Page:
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Federal Court Temporarily Blocks Key Provision of Florida’s Anti-Immigrant SB 1718

MIAMI — A federal court today blocked Section 10 of Florida’s draconian anti-immigrant law, Senate Bill 1718.

The American Civil Liberties Union, ACLU of Florida, Americans for Immigrant Justice, American Immigration Council, and the Southern Poverty Law Center successfully sought the preliminary injunction on behalf of the Farmworker Association of Florida and various impacted individuals.

Section 10 has put thousands of Floridians and residents of other states — both citizens and noncitizens alike — at risk of being arrested, charged, and prosecuted with a felony for transporting a vaguely defined category of immigrants into Florida, even for simple acts such as driving a family member to a doctor’s appointment or going on a family vacation.

At a federal court hearing in December, the groups argued that Section 10 unconstitutionally inserts the state into immigration enforcement and asked the court to prevent the law from causing irreparable injury to families, organizations, and communities.

Today the court agreed, and the following is reaction to the ruling:

Spencer Amdur, senior staff attorney with the ACLU’s Immigrants’ Rights Project: “The court was right to block this callous and patently unconstitutional law, which had threatened Floridians with jail time for doing the most ordinary things, like going to work, visiting family, and driving kids to soccer games. This ruling is an important victory for Florida communities.”

Amien Kacou, staff attorney with the ACLU of Florida: “This is a much-needed win for Floridians. For too long, our state has imposed a barrage of anti-immigrant laws and policies that harm citizens and noncitizens alike. This order recognizes the irreparable harm SB 1718 is causing immigrants, families, and their communities by unconstitutionally usurping the powers of the federal government to subject them to cruel criminal punishment without fair notice. We salute the courage of the individual and organizational plaintiffs who will continue to pursue this litigation.”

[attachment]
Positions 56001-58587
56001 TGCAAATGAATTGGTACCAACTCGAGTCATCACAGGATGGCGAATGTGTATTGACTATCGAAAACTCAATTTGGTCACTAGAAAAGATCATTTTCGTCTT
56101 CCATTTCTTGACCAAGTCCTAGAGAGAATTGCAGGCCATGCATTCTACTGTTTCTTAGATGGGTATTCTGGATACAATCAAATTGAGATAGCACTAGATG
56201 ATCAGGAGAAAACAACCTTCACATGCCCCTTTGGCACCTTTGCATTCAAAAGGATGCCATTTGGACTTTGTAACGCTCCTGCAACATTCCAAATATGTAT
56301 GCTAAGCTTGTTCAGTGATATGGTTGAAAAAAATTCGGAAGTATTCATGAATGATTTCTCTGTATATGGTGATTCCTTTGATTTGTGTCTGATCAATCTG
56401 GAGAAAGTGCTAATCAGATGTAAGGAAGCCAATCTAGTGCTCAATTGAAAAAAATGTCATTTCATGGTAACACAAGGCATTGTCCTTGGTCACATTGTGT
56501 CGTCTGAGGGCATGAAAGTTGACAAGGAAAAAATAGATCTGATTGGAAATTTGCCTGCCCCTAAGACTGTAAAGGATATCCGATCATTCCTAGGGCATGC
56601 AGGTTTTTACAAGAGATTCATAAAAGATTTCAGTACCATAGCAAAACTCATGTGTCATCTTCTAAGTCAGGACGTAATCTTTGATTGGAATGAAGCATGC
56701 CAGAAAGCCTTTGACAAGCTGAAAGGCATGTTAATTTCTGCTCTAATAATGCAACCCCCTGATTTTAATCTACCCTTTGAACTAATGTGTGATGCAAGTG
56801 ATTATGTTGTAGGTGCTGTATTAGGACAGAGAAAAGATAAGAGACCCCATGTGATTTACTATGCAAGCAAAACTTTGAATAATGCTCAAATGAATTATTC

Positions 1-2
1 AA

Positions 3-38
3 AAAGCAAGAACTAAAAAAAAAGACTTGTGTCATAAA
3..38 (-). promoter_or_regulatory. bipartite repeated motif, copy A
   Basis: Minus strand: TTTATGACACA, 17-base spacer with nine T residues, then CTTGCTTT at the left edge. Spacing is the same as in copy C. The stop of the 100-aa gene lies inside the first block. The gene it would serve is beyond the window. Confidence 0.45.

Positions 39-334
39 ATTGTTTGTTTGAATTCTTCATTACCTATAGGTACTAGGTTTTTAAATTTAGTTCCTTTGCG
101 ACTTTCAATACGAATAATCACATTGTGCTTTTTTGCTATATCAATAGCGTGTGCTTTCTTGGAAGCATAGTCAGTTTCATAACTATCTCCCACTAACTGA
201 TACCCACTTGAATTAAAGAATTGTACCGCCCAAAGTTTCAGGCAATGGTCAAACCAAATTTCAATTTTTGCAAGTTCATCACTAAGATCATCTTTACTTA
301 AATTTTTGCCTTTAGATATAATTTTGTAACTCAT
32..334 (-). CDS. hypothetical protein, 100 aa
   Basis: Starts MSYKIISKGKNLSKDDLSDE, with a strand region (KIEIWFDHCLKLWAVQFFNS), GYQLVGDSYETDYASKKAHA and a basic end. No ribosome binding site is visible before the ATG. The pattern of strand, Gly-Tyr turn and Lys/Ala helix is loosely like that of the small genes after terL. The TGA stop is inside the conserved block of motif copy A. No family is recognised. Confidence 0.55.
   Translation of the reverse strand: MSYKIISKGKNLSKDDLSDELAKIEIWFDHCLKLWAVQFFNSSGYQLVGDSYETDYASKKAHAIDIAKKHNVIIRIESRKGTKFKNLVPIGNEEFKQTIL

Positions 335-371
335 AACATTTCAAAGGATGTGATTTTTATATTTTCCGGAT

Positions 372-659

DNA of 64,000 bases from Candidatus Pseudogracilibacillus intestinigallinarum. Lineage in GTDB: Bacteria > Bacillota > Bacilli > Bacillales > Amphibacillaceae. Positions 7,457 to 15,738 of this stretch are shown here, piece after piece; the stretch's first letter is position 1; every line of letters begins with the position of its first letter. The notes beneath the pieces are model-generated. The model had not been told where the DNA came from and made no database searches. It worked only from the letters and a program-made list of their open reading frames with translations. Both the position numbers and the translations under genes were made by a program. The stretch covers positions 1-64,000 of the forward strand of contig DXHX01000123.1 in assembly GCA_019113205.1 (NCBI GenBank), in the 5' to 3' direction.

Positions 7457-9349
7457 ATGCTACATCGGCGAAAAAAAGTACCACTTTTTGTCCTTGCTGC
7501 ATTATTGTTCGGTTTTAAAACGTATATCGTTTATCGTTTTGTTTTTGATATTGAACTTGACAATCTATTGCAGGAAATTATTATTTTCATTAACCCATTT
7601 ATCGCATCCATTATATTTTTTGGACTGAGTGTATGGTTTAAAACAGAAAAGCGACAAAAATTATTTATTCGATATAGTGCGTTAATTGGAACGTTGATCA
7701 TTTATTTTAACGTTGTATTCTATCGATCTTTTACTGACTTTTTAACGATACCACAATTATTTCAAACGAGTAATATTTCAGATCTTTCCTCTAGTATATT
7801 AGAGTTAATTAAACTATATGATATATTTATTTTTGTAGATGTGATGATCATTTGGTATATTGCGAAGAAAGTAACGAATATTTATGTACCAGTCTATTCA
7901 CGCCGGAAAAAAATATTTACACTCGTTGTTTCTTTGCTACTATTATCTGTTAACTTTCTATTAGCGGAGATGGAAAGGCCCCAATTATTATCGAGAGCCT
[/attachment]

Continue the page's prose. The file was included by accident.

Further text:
Evelyn Wiese, litigation attorney at Americans for Immigrant Justice: “Today’s decision marks an important victory for Floridians, visitors to Florida, and for the U.S. Constitution. We are gratified that the court recognized the harm that Section 10 does and temporarily blocked this unconstitutional law from remaining in effect, and we will continue to fight against it. But for now, this unjust and illegal law cannot be used to criminalize our clients or the community at large for transporting family, friends, or coworkers.”

Emma Winger, deputy legal director of the American Immigration Council: “This ruling means freedom from fear and increased safety for families and communities of color in Florida. As states across the country are increasingly passing unjust and unconstitutional laws that target people because of their immigration status, it’s critical that our courts set a precedent for protecting these families at risk.”

Anne Janet Hernandez, senior supervising attorney with the Southern Poverty Law Center: “We are pleased with the court’s decision to temporarily block implementation of SB 1718’s transport provision until our lawsuit is resolved. This law is unconstitutional and puts our plaintiffs, FWAF members, and the immigrant community at risk of arrest, prosecution, mandatory detention, and family separation.”

The ruling can be found online here.

Originally published at https://www.aclu.org/press-releases/federal-court-blocks-floridas-anti-immigrant-sb-1718

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